OMAL – Research

NCI Optical Microscopy Laboratories

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Research Mission

The goal of OMAL’s research is to understand molecular mechanisms driving carcinogenesis and the reversal of this process through treatment, by utilization and advancement of optical microscopy techniques. These techniques include multiplex immunofluorescence, increasing spatial resolution, image quantification, and in vivo and in silico modeling of tumor processes. In collaboration with Dr. David Wink (CCR, NCI), we are applying these capabilities to understand how novel treatment regimens can reverse tumorigenesis driven by inflammation and immune-suppression.

Research Descriptions

Multiplex Immunofluorescence (MIF)

We are utilizing multiplex immunofluorescence (MIF) imaging technologies employing more than 30 phenotypic markers to spatially map out 2D and 3D cellular organization in thin and thick tissue sections to elucidate the understanding of the interplay of immune cells in the immuno-suppressive tumor microenvironment (TME) caused by inflammation. We do this through two methods (1) CO-Detection by indEXing (CODEX) (Akoya Biosciences, LLC) provides a standard panel of over 20 antibodies to do MIF imaging and (2) an in-house MIF protocol developed to use antibodies pertinent to our biological questions.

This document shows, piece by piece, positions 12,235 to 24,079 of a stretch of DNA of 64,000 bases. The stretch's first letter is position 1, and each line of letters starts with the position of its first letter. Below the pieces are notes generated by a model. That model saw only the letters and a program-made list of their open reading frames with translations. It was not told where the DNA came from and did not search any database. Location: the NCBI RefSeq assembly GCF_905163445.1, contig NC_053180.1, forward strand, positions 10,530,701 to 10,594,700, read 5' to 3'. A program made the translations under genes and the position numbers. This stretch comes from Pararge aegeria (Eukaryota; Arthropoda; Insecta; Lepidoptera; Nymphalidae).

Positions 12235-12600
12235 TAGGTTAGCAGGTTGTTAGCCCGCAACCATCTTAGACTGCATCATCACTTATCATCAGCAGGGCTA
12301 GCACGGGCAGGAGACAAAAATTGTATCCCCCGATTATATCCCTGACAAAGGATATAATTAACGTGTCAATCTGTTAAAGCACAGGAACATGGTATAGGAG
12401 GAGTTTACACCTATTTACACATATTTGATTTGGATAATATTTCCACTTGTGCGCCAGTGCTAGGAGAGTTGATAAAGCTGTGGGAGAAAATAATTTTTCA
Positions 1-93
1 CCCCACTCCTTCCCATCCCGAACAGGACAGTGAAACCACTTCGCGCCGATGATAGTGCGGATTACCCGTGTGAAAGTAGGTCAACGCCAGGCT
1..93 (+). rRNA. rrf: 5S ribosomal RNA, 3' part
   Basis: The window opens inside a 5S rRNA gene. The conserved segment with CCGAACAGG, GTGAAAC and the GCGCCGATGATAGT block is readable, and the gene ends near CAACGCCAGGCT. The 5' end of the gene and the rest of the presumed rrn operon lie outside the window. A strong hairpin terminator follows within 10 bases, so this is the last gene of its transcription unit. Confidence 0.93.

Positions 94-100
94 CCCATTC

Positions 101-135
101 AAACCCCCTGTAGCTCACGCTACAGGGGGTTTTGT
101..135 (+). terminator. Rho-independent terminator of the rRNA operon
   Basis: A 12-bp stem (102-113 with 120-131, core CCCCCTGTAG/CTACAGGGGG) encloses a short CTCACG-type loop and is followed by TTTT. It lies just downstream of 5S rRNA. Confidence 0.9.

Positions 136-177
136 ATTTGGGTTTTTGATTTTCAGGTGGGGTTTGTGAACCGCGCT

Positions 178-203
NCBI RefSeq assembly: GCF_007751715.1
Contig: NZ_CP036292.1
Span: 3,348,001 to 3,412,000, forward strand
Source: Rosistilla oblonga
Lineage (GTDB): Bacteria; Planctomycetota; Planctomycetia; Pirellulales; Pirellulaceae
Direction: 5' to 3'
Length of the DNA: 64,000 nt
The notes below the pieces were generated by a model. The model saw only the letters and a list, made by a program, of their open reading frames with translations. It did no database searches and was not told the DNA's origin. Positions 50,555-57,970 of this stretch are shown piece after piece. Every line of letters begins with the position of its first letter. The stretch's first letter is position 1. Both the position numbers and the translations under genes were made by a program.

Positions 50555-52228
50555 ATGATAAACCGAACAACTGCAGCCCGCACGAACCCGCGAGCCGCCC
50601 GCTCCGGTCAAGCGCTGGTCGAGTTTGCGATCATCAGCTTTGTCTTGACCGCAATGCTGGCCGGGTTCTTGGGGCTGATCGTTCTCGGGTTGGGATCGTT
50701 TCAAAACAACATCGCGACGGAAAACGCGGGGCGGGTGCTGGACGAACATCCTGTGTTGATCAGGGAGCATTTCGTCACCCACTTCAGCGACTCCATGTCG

Thus, our in-house MIF protocol looks at markers targeting epithelial to mesenchymal transition (metastatic phenotype), proliferation, hypoxia, cancer stem-like cell markers (treatment resistant phenotype), immune cells (immunosuppressive phenotype), stromal cells and angiogenesis. By chemically bleaching fluorescence dyes, up to 5 cycles of immunofluorescence labeling can be undertaken with 3 different antibodies in each cycle, enabling 15 antibodies to be imaged in the same sample through our in-house MIF protocol.

We have also shown that 2D MIF applied to thin tissue sections often misses the additional complexity of 3D cellular interactions and quantitative accuracy is poor at the individual cell level because cells are not intact. Thus, we have extended our technology for 3D investigation of thick tissue sections to 50 microns depth, enabling the 3D spatial relationships of cells to be determined. With our 2D and 3D multiplex immunofluorescent technique, we can investigate how different immune cell types interact within a cancerous region of the TME, as well as discover the nature of cancer stem-like cell niches.

Tumorigenesis and inflammation from the inside out – a 2D in vitro model of the tumor microenvironment